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Waste Management to Convert Entire Fleet to Run on Compressed Natural Gas

Natural gas is inexpensive, seemingly plentiful and much cleaner-burning when used as an alternative to diesel fuel in transportation fleets, so it makes sense that Waste Management is converting its entire North American fleet to run on compressed natural gas. The company announced this week it has added 25 new CNG waste collection trucks to its fleet in Ottawa. About 80 per cent of all new trucks purchased by the company now run on compressed natural gas. To accommodate this fleet conversion, Waste Management has been increasing the number of fuelling stations it has to support the fleet. Currently it operates 17 of these stations across North America, but that number is expected to expand to 50 by the end of this year. Overall, the company has more than 1,400 CNG trucks in its fleet, including 100 added to its fleet in Vancouver last year. While this represents only 3.5 per cent of the entire fleet, conversion is happening at a healthy clip. It should be noted that Waste Management is also using route optimization software to reduce driving time and all trucks are programmed to turn off automatically after five minutes of idling. These are all solid initiatives that will help reduce emissions, but also reduce company costs.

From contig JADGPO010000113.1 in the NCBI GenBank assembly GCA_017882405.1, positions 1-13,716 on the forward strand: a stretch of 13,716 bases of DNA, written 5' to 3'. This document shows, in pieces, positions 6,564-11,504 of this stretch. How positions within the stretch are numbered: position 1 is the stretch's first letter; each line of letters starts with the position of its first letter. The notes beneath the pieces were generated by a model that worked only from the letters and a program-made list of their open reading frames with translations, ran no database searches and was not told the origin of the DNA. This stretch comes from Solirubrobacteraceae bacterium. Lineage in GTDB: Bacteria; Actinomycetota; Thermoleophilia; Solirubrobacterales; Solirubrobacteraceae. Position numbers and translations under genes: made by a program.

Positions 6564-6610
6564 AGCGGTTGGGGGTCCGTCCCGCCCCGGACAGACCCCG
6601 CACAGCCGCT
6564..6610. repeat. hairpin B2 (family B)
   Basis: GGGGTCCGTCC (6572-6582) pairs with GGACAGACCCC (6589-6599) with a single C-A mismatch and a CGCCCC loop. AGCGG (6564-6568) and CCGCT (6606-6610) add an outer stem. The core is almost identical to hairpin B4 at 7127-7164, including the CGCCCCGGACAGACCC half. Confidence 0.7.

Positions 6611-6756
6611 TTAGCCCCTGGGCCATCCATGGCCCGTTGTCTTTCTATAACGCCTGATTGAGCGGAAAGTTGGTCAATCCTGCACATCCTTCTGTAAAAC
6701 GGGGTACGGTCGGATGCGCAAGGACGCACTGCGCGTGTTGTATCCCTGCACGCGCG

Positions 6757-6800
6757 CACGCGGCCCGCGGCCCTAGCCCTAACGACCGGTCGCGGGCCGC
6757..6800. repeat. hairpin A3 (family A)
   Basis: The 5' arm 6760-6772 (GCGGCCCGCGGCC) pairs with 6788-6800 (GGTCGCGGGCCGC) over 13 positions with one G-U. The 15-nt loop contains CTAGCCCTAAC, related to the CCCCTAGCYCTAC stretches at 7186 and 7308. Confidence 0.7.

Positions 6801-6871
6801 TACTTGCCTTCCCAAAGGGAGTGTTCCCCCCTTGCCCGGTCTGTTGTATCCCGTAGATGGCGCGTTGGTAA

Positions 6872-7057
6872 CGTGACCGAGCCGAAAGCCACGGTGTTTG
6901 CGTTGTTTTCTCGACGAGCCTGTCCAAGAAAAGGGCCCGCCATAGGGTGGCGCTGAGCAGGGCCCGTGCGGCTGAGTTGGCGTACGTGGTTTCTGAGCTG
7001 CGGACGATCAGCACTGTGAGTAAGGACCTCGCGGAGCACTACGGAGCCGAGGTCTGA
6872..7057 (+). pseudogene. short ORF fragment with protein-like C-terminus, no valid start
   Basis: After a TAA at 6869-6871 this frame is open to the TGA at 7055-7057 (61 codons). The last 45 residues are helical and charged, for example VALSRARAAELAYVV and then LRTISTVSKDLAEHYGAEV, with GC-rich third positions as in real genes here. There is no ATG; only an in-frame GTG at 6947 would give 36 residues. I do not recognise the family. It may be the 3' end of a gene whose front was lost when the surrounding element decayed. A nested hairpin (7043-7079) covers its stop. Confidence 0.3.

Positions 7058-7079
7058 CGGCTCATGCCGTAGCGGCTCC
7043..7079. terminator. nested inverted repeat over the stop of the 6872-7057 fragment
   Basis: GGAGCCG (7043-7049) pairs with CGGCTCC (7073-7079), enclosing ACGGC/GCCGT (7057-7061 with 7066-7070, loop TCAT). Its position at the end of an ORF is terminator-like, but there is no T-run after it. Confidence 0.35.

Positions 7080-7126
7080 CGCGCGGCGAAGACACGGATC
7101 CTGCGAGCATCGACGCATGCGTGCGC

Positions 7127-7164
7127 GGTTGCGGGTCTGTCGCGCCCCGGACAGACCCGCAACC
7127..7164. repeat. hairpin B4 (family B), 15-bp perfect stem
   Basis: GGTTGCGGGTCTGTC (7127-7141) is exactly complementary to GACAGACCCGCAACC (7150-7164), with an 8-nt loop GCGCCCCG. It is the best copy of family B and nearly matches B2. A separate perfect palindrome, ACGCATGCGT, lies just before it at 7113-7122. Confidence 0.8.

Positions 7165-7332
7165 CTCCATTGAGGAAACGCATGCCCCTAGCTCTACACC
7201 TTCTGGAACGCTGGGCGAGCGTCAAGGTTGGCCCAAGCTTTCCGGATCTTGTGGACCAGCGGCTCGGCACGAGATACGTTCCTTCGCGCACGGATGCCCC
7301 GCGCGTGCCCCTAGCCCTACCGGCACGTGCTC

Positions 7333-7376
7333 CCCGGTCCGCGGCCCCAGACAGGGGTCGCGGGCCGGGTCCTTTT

From a greenhouse-gas perspective, the emission reductions aren’t massive — up to 25 per cent reduction — but the real gains here are in the reduction of smog-causing pollutants. Nitrogen oxides and diesel particulate matter are reduced by 90 per cent. Over time, it leaves open the possibility of using renewable natural gas, sourced from landfill gas and municipal wastewater biogas, to displace its fossil fuel cousin. The city of Surrey, B.C., is already heading in this direction. It now requires that natural gas-powered trucks be used for its municipal waste collection, a service being performed by BFI Canada, which has purchased 75 trucks that run on CNG. At the same time, it is launching an organics collection program for Surrey’s 470,000 residents and businesses that will see the household waste converted into biogas that will be cleaned, conditioned and used in BFI trucks. Surrey hopes the new biogas facility will begin operation in 2014.

Toronto was supposed to head in this direction as well, but from what I understand the plan has unravelled under the administration of Mayor Rob Ford.

By. Tyler Hamilton




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